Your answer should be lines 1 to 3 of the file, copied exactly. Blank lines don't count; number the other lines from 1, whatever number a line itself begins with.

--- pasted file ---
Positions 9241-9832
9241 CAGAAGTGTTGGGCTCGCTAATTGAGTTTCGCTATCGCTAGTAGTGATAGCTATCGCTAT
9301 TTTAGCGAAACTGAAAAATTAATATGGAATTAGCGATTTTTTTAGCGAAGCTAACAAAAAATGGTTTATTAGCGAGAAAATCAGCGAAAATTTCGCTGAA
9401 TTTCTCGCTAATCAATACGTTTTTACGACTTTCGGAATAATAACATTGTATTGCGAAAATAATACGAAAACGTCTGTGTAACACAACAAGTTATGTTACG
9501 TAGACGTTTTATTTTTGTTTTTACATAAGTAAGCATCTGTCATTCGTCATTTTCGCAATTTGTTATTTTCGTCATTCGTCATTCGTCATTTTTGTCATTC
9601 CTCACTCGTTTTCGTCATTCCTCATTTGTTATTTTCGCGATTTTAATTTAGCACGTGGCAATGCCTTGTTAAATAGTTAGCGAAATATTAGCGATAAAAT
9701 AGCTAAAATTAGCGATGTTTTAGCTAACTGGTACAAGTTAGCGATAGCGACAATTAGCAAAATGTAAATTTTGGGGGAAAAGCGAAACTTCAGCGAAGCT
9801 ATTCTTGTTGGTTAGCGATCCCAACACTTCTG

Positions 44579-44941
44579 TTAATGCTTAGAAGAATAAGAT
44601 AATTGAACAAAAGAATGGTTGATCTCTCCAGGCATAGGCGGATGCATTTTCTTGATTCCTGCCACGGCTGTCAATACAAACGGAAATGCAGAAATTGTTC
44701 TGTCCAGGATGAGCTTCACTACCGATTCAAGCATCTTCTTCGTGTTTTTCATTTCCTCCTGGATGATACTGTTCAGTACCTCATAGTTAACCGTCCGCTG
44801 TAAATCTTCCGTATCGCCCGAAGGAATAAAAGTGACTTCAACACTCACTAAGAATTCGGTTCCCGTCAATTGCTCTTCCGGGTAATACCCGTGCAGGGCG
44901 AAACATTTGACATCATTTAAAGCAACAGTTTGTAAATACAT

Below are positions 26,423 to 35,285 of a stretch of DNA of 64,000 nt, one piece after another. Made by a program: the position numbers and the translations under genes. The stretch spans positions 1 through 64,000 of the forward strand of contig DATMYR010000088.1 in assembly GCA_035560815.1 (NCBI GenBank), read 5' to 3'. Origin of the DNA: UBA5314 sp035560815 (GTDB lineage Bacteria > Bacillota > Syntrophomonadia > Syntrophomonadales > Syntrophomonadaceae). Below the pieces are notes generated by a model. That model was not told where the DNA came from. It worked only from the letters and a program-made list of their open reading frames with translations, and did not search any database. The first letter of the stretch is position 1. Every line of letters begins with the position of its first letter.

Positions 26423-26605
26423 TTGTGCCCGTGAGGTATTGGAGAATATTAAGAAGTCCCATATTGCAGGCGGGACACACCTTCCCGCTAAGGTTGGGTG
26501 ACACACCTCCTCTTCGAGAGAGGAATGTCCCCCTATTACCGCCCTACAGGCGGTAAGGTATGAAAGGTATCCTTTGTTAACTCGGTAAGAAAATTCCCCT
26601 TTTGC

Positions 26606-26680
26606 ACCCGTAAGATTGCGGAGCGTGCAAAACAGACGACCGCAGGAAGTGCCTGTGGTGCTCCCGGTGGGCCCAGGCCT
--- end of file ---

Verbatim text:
Positions 9241-9832
9241 CAGAAGTGTTGGGCTCGCTAATTGAGTTTCGCTATCGCTAGTAGTGATAGCTATCGCTAT
9301 TTTAGCGAAACTGAAAAATTAATATGGAATTAGCGATTTTTTTAGCGAAGCTAACAAAAAATGGTTTATTAGCGAGAAAATCAGCGAAAATTTCGCTGAA